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Judge Thomas “Tom” Houston Broome, 57, of Brandon, MS, passed away on Sunday, May 21, 2023, from complications of sepsis. His loving wife and family were by his side. A Celebration of Life service will be held on June 10 beginning at 1 p.m. followed by a reception until 4 p.m. at the Clyde Muse Center, 515 Country Place Parkway, Pearl, MS. A graveside service with Masonic rites will be held on June 9 at 2:30 p.m. at Bay Springs Cemetery in Bay Springs, MS, with Rev. Marshall Jenkins officiating. Ott & Lee Funeral Home in Brandon, MS is handling arrangements.
Tom was born in Jackson, MS, on August 28, 1965, the fourth child of Rufus Houston Broome and Elizabeth “Betty” Dallas Broome. Because his next older sibling in age was nine years older, Tom’s parents considered him a “bonus child”. As a young boy, he would don his cowboy hat and accompany his father (also a judge) to the family farm in Bay Springs. He loved feeding the cows, baling hay, bush hogging, hunting, and doing anything that involved being with his dad or getting dirty. At age 14, his father died unexpectedly, but the qualities embodied by his father--compassion, kindness, fairness, firmness, and a servant’s heart--were passed on to the future, younger Judge Broome.
In school, Tom excelled academically, all while assisting his mother in continuing to manage the family farm. He graduated in 1983 as valedictorian of his Pearl High School class and was an excellent trumpeter in the award-winning Pearl Pirate Band. After high school, he attended Mississippi State University, graduating with highest honors in 1988 with a degree in mechanical engineering. While attending MSU, he worked as a co-op student for Eastman Kodak Company, was inducted into the MSU Hall of Fame, and was recognized as the 1988 Outstanding Graduate Engineer. Additionally, he participated in numerous student leadership organizations and was inducted into several honorary organizations, including Tau Beta Pi, Omicron Delta Kappa, and Phi Kappa Phi. Rarely did Tom, who loved his time at MSU, miss an opportunity to goad his friends and family who were “land shark lovers” with Ole Miss jokes.
After graduating from MSU, Tom worked as a manager in the Government Practice Division of Andersen Consulting. In 1993 he chose to follow in his father’s footsteps and enrolled in Mississippi College School of Law, graduating in 1996. While attending law school, he served on the Law Review, the Moot Court Board, and as a two-term President of the Law School Student Bar Association. He later served as an adjunct professor teaching courses at the law school on constitutional law, professional responsibility, and mental health law. Tom had a brilliant legal mind. He made the case to his former law school classmate, Paula Henderson, that he would make a worthy husband. She accepted his argument, and they were married in 1998.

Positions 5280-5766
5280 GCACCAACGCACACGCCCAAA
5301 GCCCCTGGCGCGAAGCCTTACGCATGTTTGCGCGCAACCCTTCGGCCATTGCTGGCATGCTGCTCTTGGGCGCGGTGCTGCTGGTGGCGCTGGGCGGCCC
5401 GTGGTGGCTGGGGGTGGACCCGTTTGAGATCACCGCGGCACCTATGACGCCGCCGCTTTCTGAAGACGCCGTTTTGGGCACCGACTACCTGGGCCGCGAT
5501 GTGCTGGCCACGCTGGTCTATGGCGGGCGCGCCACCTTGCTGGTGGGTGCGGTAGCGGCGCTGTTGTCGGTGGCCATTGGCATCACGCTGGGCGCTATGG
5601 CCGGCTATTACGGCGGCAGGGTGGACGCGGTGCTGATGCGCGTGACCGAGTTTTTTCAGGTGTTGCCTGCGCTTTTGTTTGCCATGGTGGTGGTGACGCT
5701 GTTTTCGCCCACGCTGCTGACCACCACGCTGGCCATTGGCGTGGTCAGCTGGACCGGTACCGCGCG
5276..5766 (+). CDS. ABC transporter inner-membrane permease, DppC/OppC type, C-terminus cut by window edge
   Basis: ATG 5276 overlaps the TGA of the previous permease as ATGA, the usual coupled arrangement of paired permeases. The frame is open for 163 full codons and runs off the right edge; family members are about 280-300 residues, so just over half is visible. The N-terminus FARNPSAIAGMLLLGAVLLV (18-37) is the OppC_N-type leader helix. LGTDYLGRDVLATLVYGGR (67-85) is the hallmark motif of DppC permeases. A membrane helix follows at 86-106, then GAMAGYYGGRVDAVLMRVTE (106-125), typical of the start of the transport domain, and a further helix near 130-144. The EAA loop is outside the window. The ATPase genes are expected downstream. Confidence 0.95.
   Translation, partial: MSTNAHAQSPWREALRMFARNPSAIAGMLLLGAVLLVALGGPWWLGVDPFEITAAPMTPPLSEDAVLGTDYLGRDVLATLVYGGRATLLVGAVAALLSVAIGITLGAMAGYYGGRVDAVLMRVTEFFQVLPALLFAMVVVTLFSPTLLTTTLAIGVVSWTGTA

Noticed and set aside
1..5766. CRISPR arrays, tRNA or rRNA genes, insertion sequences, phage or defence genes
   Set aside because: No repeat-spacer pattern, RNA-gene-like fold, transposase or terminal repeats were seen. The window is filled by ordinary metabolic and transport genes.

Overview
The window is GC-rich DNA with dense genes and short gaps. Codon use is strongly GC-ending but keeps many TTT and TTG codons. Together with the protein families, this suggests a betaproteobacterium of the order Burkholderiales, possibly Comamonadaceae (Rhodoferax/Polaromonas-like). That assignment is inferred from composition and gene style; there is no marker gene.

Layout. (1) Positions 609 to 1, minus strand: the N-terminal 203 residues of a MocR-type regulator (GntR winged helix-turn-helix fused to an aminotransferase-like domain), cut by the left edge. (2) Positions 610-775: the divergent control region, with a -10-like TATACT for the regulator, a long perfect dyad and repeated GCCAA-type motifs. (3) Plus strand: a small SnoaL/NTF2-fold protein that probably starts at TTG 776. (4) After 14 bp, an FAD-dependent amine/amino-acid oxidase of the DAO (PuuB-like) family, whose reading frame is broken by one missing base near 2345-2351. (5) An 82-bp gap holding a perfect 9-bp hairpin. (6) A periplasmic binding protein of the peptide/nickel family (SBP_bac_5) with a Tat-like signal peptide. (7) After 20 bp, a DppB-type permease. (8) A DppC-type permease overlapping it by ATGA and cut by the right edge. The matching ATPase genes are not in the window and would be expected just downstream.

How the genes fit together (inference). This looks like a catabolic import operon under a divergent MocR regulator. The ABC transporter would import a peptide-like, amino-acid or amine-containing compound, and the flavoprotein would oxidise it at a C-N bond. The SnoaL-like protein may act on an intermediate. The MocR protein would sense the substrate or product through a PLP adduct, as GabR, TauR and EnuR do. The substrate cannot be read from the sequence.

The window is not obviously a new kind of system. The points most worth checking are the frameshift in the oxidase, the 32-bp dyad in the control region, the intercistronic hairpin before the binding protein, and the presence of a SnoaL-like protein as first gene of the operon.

Following law school, Tom entered private practice with an emphasis on civil and criminal litigation, wills and estates, and real estate matters. He also served as assistant prosecutor for the Town of Florence, MS, and was appointed and subsequently elected County Prosecutor for Rankin County.
Beginning with his first term in 2002, Tom was elected County Court Judge for Rankin County and served for more than 20 years as the primary Youth Court Judge. Among his many leadership roles as a member of the judiciary, he served as chairman of the Mississippi Council of Youth Court Judges for 12 years and as co-chair of the Mississippi Supreme Court's Commission on Children's Justice since its inception in 2006. He was a valued member of the National Council of Juvenile and Family Court Judges (NCJFCJ) for 18 years, serving on the Board of Directors and on the Executive Committee as secretary.